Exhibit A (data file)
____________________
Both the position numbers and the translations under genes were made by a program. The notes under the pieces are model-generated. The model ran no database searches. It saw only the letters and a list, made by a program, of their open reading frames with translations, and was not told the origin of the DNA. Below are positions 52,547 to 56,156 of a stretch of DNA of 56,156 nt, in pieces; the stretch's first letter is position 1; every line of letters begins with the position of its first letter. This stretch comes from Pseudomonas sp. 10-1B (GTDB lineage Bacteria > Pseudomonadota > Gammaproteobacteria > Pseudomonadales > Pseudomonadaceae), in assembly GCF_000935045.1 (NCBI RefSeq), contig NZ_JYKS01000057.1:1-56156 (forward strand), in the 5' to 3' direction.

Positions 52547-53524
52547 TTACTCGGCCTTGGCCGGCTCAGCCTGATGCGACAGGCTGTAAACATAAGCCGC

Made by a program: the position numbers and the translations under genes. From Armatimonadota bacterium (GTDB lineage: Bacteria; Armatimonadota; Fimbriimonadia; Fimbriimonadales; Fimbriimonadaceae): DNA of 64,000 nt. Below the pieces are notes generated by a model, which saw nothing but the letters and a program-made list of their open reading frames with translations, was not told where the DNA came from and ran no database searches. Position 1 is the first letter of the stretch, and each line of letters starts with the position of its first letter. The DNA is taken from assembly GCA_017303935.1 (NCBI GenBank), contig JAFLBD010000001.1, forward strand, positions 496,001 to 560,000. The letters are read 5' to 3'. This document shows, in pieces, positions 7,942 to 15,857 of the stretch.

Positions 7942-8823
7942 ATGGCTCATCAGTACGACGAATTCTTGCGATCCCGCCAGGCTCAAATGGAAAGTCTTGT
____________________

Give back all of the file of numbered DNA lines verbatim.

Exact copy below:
Both the position numbers and the translations under genes were made by a program. The notes under the pieces are model-generated. The model ran no database searches. It saw only the letters and a list, made by a program, of their open reading frames with translations, and was not told the origin of the DNA. Below are positions 52,547 to 56,156 of a stretch of DNA of 56,156 nt, in pieces; the stretch's first letter is position 1; every line of letters begins with the position of its first letter. This stretch comes from Pseudomonas sp. 10-1B (GTDB lineage Bacteria > Pseudomonadota > Gammaproteobacteria > Pseudomonadales > Pseudomonadaceae), in assembly GCF_000935045.1 (NCBI RefSeq), contig NZ_JYKS01000057.1:1-56156 (forward strand), in the 5' to 3' direction.

Positions 52547-53524
52547 TTACTCGGCCTTGGCCGGCTCAGCCTGATGCGACAGGCTGTAAACATAAGCCGC

Made by a program: the position numbers and the translations under genes. From Armatimonadota bacterium (GTDB lineage: Bacteria; Armatimonadota; Fimbriimonadia; Fimbriimonadales; Fimbriimonadaceae): DNA of 64,000 nt. Below the pieces are notes generated by a model, which saw nothing but the letters and a program-made list of their open reading frames with translations, was not told where the DNA came from and ran no database searches. Position 1 is the first letter of the stretch, and each line of letters starts with the position of its first letter. The DNA is taken from assembly GCA_017303935.1 (NCBI GenBank), contig JAFLBD010000001.1, forward strand, positions 496,001 to 560,000. The letters are read 5' to 3'. This document shows, in pieces, positions 7,942 to 15,857 of the stretch.

Positions 7942-8823
7942 ATGGCTCATCAGTACGACGAATTCTTGCGATCCCGCCAGGCTCAAATGGAAAGTCTTGT